The latest example of this is the proposed Commission for Truth and Reconciliation in Kosovo, set in motion by Kosovo President Hashim Thaci earlier this year, which many greeted with skepticism given the failure of similar commissions elsewhere in the region.
RECOM coalition members argue that only an official acknowledgement of war-related crimes through a regional commission can fully restore the dignity of all victims and promote reconciliation.
“Through the work of the coalition, we have been able to bring people from different ethnicities across the region around the same table and agree on how a regional truth commission should look in order to produce a shared official narrative about the past,” Bekim Blakaj, Executive Director of Humanitarian Law Center Kosovo, told Prishtina Insight.
A major achievement of the coalition has been the documentation of all alleged war crimes and human rights abuses committed during the wars of the 1990s, Blakaj said. For example, the Kosovo Memory Book constitutes the most comprehensive effort to document human casualties during the Kosovo War.
However, the initiative for RECOM appears to have virtually stalled in recent years, making the establishment of the commission seem further away than ever before.
In Kosovo, almost all 404 coalition members joined the initiative before 2011, and only two organizations have joined since.
This might have more to do with the current political climate than with a lack of commitment by civil society organizations, argues Kushtrim Koliqi, Executive Director at NGO Integra.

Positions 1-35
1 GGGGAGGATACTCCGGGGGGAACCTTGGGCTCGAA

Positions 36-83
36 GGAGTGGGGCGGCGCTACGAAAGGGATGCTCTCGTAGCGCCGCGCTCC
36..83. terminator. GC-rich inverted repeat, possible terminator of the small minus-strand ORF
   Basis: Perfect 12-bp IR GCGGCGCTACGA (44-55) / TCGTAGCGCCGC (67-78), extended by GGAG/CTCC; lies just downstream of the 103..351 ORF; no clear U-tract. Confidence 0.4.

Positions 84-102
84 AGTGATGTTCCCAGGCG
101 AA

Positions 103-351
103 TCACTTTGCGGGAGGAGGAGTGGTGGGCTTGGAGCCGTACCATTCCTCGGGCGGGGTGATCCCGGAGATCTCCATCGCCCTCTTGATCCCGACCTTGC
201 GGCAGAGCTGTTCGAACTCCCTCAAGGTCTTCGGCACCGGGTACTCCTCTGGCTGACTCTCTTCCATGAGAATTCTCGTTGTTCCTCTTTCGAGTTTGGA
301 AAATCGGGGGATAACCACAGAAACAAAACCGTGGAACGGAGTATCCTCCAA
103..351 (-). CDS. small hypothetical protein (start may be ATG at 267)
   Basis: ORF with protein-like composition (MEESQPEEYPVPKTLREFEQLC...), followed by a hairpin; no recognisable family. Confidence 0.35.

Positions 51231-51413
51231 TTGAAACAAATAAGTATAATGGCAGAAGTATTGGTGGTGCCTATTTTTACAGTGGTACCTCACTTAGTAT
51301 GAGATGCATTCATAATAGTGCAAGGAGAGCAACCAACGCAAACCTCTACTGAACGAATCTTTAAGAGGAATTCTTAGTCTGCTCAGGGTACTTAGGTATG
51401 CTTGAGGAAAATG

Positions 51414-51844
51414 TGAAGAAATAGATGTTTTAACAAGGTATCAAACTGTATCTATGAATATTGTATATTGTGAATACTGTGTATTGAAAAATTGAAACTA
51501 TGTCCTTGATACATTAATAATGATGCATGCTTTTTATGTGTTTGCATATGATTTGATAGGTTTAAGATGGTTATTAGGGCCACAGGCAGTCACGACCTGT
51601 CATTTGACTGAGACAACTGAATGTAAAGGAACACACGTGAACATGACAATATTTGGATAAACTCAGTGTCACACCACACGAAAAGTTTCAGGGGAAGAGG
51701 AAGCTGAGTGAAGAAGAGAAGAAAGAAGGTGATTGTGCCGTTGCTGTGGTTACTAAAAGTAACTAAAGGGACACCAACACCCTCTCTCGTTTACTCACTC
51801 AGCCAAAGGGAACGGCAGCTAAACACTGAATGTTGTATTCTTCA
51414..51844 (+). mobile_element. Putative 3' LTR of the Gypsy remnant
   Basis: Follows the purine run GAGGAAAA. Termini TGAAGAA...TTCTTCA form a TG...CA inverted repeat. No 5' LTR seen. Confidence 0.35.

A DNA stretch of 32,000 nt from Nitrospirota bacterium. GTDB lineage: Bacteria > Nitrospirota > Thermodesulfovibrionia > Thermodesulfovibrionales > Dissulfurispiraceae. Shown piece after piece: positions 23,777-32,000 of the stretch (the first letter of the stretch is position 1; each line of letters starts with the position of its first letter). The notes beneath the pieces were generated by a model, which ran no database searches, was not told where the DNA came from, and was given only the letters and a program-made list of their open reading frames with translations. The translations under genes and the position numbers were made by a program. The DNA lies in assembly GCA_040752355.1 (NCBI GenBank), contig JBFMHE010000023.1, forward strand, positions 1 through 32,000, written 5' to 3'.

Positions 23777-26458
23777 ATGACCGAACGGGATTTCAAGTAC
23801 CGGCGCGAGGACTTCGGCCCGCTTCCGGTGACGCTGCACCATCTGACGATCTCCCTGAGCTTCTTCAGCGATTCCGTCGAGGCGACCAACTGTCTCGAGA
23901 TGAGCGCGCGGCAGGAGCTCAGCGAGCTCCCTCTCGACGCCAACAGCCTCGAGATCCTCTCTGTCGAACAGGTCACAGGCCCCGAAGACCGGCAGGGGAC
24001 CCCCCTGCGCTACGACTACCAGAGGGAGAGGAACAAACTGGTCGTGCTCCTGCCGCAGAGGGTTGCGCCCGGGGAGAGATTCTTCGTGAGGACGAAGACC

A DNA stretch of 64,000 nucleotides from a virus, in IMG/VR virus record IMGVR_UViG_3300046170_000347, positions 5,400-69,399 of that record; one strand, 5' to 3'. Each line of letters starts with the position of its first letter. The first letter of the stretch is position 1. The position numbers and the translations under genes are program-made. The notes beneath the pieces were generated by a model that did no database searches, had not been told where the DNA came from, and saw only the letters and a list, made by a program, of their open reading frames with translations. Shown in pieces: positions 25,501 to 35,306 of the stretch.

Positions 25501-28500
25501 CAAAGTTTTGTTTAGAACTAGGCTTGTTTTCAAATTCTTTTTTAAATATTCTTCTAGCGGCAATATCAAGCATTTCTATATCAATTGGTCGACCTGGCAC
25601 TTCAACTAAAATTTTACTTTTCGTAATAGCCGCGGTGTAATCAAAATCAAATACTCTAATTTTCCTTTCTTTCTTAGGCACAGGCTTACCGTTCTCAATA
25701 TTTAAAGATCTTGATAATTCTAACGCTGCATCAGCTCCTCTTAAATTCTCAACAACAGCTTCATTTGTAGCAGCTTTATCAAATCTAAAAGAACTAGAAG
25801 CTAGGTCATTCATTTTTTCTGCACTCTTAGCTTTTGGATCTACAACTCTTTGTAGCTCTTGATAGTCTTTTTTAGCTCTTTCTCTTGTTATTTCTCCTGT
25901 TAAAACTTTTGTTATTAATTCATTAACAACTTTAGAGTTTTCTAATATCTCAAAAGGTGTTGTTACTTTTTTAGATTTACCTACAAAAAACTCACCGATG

“When the RECOM [coalition] was launched, it was the top story of the Balkans and we gave it all our energy. But now the context and circumstances are different, and as civil society I think there is little we can still do to promote the commission without political allies,” Koliqi said.
Koliqi also explained that the coalition supports Thaci’s proposed reconciliation commission, since it is not necessarily incompatible with a regional approach to truth-telling. Yet, he said, a regional approach is also necessary because the conflict left many victims, perpetrators, and witnesses on different sides of national borders.
“Today, RECOM is in a coma. As civil society, we still believe in the idea of RECOM and we need to keep it alive, get creative in finding opportunities to not let the idea die,” Koliqi said.
RECOM sees the Trieste Summit as a window of opportunity to urge the region’s leaders to take prompt action for the initiative.
A delegation of RECOM coalition members, headed by Humanitarian Law Center’s founder Natasa Kandic, will attend the parallel Civil Society Forum, held in Trieste during the Summit, to push for the commission to become an official part of the Berlin Process.
“Without accountability for the past, there cannot be a peaceful and prosperous European future for Kosovo and the other Balkan countries, and all stakeholders would be making a big mistake to underestimate the importance of dealing with the past,” Blakaj warned.
11 July 2017 - 13:58